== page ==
Monday, July 25, 2016

Go Forth and Game Interview: Austin of Dr. Wictz

Tom Gurganus of the Go Forth and Game podcast & blog recently interviewed Austin from Dr. Wictz.  In the interview Austin talks about my experience pitching board games to publishers at Origins, how Dr. Wictz was formed, using the Controlling Idea in Design, and other developments (see Index below for more details on topics).

You can download the episode here.

Podcast Episode Index:
(All links below are to related Dr. Wictz blog posts or links  to things outside of the podcast)

00:00:45  Intro

00:04:22  Advice how to make a video for a board game prototype (Part I & Part II)
               
00:06:30  Dr. Wictz origins (formation of Dr. Wictz) story

00:11:00  How to use the Controlling Idea to design board games

00:19:38  How to use Iterative Design to refine a board game design

00:25:55  A little Unpub Network Love

00:30:18  Cattle Car (Active Design)

00:40:51  Hoboken (Active Design)

00:48:27  Pitching Game Designs at Origins Game Fair

00:51:08  Update on Post Position - Now Bookies and Bettors

00:53:25  Aaron & Austin's Origins Game Fair Side Bet

00:55:40  Game Designers of North Carolina

00:56:56  Why Designers Should Get Board Room Ribbon at Origins Game Fair

00:59:52  The New Jersey Syndicate (Upcoming design)

01:03:56  Overtime (Upcoming design)

01:08:57  A Fishing Story

Monday, December 21, 2015

Publisher Pitches Dos & Donts




Link to Download


Jamey Stegmaier of Stonemaier Games and Kevin Brusky of APE Games tell Dr. Wictz and TC Petty III their dos and don'ts for board game designers when they submit their games to publishers.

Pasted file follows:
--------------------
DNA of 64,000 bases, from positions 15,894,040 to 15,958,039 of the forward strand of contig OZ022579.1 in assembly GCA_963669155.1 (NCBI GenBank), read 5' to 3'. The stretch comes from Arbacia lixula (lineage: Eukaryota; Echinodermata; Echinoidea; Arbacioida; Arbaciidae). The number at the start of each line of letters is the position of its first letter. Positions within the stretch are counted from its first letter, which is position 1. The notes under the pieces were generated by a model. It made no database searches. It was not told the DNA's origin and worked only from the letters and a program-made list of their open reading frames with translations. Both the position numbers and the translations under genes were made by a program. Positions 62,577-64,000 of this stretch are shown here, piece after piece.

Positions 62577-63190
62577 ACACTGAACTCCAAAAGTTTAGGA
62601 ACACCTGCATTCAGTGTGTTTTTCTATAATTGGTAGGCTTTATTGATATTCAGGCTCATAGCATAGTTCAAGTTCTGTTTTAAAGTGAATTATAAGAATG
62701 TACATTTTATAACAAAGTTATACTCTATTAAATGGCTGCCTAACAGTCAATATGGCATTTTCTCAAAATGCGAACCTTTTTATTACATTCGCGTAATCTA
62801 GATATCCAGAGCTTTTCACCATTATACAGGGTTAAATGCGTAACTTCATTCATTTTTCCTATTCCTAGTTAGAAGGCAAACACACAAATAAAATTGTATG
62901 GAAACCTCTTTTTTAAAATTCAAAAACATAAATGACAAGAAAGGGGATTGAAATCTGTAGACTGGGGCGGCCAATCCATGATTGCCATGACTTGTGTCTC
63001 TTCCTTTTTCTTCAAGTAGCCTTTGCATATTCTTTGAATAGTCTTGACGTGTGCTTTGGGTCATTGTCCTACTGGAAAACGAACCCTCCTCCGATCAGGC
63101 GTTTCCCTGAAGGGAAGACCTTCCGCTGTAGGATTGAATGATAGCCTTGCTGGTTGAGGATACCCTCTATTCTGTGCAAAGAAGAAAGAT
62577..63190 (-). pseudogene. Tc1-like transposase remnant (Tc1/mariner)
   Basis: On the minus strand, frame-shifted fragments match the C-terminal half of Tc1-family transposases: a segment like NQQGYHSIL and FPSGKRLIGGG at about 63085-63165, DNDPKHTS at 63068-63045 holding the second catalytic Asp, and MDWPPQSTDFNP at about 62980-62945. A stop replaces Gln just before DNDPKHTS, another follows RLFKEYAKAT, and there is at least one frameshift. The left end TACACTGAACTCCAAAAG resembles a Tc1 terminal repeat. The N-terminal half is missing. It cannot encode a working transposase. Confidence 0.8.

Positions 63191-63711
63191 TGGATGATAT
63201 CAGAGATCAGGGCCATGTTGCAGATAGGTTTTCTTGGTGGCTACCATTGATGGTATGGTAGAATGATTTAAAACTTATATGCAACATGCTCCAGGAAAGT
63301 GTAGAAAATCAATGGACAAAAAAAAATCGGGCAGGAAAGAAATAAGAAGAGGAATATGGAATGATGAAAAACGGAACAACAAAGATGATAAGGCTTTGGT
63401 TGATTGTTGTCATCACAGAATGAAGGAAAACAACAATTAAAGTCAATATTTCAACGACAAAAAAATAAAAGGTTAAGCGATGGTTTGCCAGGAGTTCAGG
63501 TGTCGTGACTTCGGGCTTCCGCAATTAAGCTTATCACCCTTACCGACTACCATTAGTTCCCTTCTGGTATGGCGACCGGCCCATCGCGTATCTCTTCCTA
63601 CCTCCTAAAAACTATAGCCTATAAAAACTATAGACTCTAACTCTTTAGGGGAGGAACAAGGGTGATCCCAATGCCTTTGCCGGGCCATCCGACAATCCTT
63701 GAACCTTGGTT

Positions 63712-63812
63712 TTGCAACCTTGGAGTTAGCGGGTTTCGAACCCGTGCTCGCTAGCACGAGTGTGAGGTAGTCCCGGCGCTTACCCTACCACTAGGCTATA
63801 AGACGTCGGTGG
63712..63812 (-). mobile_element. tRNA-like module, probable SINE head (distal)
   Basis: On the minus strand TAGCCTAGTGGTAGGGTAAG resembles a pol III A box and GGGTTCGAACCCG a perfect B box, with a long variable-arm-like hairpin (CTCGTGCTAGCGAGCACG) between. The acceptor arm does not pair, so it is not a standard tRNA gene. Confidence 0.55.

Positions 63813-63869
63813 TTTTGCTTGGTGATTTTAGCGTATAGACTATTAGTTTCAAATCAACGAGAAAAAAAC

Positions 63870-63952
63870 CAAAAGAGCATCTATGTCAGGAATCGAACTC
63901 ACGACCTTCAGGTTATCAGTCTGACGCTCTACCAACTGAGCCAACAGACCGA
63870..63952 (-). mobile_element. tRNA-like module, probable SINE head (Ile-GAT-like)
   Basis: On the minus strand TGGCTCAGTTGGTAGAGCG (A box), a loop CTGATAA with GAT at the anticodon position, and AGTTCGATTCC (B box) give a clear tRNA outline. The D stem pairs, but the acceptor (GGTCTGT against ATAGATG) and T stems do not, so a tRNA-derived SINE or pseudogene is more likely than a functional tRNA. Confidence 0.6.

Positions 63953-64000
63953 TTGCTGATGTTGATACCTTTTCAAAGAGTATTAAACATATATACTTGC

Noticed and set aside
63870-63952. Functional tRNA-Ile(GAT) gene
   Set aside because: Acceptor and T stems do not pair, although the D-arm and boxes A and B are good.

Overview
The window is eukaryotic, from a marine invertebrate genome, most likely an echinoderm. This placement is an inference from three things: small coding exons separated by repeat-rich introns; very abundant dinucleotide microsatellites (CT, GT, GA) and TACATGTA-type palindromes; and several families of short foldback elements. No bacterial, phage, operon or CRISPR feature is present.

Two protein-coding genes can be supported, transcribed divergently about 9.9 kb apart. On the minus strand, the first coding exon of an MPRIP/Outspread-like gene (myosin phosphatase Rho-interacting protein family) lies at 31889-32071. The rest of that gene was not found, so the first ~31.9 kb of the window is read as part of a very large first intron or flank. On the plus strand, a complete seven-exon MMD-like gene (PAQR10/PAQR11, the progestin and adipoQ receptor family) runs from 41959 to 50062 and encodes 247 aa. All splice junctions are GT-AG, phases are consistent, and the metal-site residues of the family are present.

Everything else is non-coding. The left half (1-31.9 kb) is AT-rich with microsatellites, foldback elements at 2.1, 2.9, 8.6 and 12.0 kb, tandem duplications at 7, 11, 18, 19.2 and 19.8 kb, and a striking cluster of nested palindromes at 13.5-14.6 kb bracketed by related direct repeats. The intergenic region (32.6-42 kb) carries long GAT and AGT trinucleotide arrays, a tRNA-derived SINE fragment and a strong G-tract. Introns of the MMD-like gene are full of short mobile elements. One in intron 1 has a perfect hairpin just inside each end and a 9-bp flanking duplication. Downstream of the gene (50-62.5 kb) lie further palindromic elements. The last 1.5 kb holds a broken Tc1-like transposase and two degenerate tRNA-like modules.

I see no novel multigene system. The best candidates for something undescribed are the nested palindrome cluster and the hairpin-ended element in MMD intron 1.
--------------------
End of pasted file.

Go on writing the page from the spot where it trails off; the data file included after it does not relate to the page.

Tuesday, October 6, 2015

Should Designers Make Videos for Unpublish Board Games Part 2



Link to Download Podcast

Dr. Wictz and TC Petty III get together in a two part seminar series to discuss the role of video for board game designers in attracting publishers and players for unpublished board games.  In part two of the series, Dr. Wictz and TC Petty III talk with board game players Bruce and Mike from The Party Gamecast featuring The Party Game Cast about what videos actually matter to players.  After talking to Mike and Bruce Dr. Wictz and Tc Petty III reflect on the insights shared by the publishers and the players to deduce what are the most valuable roles of video for unpublished board games.

Link to Part One

Examples of Prototype Videos Referenced in Podcast:

Complete Playthrough - Vivajava: The Dice Game

Abridge Playthrough - Table Top

Promo Video - MVP Boardgames UNPUB6

Live Video (Periscope)  - Ed Marriott Gencon 2015

Rule Explanation - Hoboken

Rule Explanation - Daniel Solis 

Snippet - Hoboken Unwelcomed Visitors

Snippet - Hoboken "Game Over Man"

Internal Conversation - Michael R. Keller FCOJ

Should Designers Make Videos for Unpublish Board Games Part 1




Link to Download Podcast